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Is there a stigma around using an AMD CPU over an Intel core? To me in general I've just perceived them as always being one step behind Intel and so have settled I to catering to those consumers wanting a more affordable option rather than pushing to get ahead of Intel, would you say that's true in any way? From what I understand AMD and intel were on a level playing field until the switch over to DDR2 where Intel switched chip sets to boards able to support DDR2 where as AMD chose not too right away, they then reversed this decision not long after releasing new cores.

This meant allot of their users had bought chips under the pretext that AMD would not be releasing a new chip set to accommodate DDR2 for quite some time compared to intel, but we're then left needing to replace their chip and board I order to get DDR2 an expense the average user can't justify. This also meant no further chips for their DDR1 boards, at least that's how it was explained to me and why AMD are now lagging behind Intel because they waited too long to switch over shrinking their sales and giving the competition a head start over any future chip design work.

asked Jun 28 '12 at 19:03

mutley2209's gravatar image

mutley2209
761122128135

edited Jun 28 '12 at 19:08


In the spirit of full disclosure, I do work for AMD but can help point you in the right direction for information. Today, AMD is the ONLY company that can give you x86 CPU cores and a discrete-class GPU core on a single processor, this processor is known as an APU (accelerated processing unit.)

The point you make above about memory transitions is not accurate. CPU performance had nothing to do with the memory transition. The memory transition had more to do with market readiness. DDR2 memory was still new to market and costs were still very high at that time and so AMD made a conscious choice to bring DDR2 products to market in 2006 when it was more economic for the end-customers.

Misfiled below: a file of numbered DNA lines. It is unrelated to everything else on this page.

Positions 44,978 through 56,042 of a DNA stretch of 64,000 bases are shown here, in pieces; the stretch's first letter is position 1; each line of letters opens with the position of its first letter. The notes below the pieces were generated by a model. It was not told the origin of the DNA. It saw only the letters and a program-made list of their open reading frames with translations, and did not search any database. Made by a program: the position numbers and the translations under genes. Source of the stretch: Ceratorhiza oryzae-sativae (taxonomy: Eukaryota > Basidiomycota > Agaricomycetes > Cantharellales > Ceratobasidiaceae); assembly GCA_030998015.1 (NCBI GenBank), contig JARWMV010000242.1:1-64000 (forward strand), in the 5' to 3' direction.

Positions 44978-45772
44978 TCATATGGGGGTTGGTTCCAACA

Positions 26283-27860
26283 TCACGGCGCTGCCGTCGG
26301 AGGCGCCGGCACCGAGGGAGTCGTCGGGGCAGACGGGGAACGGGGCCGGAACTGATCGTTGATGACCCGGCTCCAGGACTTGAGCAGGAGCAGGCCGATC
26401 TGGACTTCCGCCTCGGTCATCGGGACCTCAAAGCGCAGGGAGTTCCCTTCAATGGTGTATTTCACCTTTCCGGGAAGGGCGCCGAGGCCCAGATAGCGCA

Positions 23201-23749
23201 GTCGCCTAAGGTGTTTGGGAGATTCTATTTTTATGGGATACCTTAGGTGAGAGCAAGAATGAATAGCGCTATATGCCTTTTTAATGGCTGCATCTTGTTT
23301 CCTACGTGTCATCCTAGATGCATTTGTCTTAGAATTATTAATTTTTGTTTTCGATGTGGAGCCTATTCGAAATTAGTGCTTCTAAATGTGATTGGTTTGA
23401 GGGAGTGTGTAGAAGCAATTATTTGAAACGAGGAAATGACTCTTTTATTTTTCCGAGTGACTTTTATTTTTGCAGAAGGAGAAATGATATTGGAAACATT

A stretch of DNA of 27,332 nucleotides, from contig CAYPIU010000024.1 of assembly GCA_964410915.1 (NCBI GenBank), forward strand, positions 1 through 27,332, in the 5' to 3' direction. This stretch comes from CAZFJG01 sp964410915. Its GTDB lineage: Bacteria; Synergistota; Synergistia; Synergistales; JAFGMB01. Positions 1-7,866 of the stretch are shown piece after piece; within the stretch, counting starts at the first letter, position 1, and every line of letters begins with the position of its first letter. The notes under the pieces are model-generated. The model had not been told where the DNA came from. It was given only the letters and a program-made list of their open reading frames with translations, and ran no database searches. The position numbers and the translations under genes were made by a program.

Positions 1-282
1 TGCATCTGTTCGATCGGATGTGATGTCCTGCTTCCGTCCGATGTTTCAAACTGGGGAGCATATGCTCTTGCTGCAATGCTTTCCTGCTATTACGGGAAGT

In terms of the performance of the CPU cores, if you're going to look at synthetic benchmarks that measure only single-threaded performance, then you will see Intel win some of those benchmarks. But as the world is shifting to more multi-threaded workloads and applications that leverage the parallel compute capability within the GPU, AMD has a clear advantage over Intel. Take a look at this recent article from AnandTech that highlights the differentiation AMD brings with the APU - http://www.anandtech.com/show/5835/testing-opencl-accelerated-handbrakex264-with-amds-trinity-apu

answered Jun 29 '12 at 17:52

AMDphil's gravatar image

AMDphil
463

I am with you AMDphil. Talking theory of how a processor will not handle memory of another generation has no relevance. Limitations of functional capacity and access rates are the result of cost and desire. Designing a system with compatible components is the main goal focus. Operational efficiency can be obtained with well suited matching components. You can put a 35 horsepower outboard engine on a 16 foot skiff and it will go faster but not safely and the transom will wear out or collapse, and you could flip over from too much power. Matching power to size and function provides better performance than throwing the biggest and baddest parts at it. A dual core chip handles memory resources differently than a quad core and Windows7 OS accesses memory differently from Ubuntu Linux. Each component does its job and communicates with the others through the great bottleneck known as the MotherBoard. There is where most limitations are set. What I would like to see is a converter cable with port to access DDR2 along with other RAM chips. They can convert IDE to SATA with a cable link. HardDrives on the same cable spin at different speeds. Why can't they develop a universal memory cable that switches access speeds and formats?